I want to capture slow queries via logrotate, and I want them to rotate weekly and I want to save a year's worth. The logs take the form:

-rw-r-----. 1 mysql  root           1239 Feb 21 18:46 mysqld1-slow.log
-rw-r-----. 1 mysql  root            885 Feb 11 14:48 mysqld2-slow.log
-rw-r-----. 1 mysql  root            885 Feb 22 08:58 mysqld3-slow.log
-rw-rw-rw-. 1 mysql  root            802 Feb 11 14:47 mysqld-slow.log

Because the logs end up being written to so frequently, how can I make sure nothing is missed by logrotate? The process itself doesn't create the file, it needs to have the original there. I was thinking this would do it:

/var/log/mysqld*-slow.log {
    rotate 52
    create 0644 mysql root

So it should compress the old, and create the same filename with the right permissions, but I'm unsure how logrotate handles something that's written to amidst the movement.

1 Answer 1


It would appear the copytruncate function can accomplish this:

copytruncate Truncate the original log file in place after creating a copy, instead of moving the old log file and optionally creating a new one. It can be used when some program cannot be told to close its logfile and thus might continue writing (appending) to the previous log file forever. Note that there is a very small time slice between copying the file and truncating it, so some logging data might be lost. When this option is used, the create option will have no effect, as the old log file stays in place.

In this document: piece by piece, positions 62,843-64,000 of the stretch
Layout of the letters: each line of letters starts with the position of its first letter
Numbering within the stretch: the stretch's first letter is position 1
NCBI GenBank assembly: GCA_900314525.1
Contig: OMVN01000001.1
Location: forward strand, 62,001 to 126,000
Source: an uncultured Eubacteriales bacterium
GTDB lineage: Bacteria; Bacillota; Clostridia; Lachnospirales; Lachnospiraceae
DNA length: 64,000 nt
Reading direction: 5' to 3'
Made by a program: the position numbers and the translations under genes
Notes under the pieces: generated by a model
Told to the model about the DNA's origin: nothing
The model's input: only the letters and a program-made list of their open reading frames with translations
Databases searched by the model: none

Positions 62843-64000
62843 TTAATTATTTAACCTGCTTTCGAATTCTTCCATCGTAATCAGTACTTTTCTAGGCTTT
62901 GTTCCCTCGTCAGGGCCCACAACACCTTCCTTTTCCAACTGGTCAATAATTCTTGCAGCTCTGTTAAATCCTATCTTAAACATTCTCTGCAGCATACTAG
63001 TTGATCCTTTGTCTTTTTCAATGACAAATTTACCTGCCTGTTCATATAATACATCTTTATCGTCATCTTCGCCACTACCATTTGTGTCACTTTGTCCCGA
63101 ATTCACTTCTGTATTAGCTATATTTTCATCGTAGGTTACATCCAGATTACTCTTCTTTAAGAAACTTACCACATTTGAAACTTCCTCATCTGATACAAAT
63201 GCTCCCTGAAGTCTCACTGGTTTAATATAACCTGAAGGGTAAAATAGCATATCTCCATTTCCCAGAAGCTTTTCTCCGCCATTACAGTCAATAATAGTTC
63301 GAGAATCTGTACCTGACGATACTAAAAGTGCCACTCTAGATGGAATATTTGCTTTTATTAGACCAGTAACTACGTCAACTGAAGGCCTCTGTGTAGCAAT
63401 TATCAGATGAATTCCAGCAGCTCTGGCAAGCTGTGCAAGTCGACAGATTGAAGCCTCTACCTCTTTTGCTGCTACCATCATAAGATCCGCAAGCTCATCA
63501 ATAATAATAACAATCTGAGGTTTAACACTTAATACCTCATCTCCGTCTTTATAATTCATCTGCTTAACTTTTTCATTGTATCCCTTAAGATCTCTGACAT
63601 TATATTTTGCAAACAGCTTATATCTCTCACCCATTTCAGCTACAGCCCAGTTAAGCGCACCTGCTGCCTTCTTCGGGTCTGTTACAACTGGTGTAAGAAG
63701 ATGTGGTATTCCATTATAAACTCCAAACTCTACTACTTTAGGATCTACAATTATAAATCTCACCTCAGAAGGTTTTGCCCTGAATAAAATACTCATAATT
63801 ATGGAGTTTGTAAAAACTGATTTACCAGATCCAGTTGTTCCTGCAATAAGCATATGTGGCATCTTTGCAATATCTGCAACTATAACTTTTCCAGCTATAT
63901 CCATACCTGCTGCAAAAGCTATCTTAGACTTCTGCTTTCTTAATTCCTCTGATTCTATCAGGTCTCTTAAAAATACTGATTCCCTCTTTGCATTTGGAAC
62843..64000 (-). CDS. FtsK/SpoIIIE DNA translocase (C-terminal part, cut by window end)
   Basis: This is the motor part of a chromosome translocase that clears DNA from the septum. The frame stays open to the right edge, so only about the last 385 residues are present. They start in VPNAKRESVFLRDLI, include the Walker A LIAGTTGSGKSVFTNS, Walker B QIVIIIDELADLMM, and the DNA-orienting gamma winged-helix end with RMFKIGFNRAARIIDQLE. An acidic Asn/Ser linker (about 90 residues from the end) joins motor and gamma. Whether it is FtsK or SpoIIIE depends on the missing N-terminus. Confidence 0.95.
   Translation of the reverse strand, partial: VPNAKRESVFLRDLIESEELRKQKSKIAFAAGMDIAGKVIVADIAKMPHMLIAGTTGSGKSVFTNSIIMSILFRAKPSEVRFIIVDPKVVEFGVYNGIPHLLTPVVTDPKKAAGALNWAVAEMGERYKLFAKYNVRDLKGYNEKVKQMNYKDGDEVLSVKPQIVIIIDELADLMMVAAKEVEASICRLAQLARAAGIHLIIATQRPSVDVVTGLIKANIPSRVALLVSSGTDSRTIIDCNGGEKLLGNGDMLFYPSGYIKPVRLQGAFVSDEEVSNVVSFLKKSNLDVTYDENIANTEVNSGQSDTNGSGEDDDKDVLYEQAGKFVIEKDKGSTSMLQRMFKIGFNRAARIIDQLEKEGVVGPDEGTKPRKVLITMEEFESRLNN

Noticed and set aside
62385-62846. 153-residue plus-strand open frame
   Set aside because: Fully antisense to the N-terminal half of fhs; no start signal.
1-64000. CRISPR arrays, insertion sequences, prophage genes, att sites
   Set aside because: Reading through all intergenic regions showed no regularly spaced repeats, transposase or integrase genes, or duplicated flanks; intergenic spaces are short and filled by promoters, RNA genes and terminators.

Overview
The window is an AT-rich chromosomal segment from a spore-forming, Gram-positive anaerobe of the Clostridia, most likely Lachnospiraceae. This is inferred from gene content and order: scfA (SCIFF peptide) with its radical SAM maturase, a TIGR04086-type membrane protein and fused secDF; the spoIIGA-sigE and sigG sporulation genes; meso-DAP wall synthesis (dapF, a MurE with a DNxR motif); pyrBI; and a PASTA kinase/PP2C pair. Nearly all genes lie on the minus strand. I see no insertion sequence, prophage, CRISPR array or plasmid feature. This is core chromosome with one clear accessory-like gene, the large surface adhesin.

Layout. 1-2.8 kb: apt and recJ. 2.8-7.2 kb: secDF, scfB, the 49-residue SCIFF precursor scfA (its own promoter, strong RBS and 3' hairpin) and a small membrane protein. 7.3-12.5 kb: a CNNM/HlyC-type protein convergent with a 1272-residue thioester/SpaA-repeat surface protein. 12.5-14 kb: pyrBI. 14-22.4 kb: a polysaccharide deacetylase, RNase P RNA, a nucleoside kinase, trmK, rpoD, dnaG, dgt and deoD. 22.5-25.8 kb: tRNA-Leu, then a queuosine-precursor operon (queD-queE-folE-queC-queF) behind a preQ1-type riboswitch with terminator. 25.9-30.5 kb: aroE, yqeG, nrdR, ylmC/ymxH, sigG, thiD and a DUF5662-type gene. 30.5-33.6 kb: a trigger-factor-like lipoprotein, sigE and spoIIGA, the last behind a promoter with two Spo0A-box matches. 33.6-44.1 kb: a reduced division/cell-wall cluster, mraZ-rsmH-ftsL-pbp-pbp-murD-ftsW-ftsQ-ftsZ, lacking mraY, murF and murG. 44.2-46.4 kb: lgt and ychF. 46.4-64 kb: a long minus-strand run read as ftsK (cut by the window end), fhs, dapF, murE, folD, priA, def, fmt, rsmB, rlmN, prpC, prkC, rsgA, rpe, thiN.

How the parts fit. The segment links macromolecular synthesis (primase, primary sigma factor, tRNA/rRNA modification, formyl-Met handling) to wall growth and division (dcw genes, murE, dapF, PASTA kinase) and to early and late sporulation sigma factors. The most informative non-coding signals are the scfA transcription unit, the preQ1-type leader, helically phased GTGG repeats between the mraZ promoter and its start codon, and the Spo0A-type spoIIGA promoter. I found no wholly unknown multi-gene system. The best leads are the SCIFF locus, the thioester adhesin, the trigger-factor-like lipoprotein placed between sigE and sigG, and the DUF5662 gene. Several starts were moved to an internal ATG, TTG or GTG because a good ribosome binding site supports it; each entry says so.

I have put this in place.

  • How does this resolve the data loss issue you highlighted in your question since the copytruncate documentation as you have cited warns about the possibility of data loss? Nov 16, 2021 at 14:52

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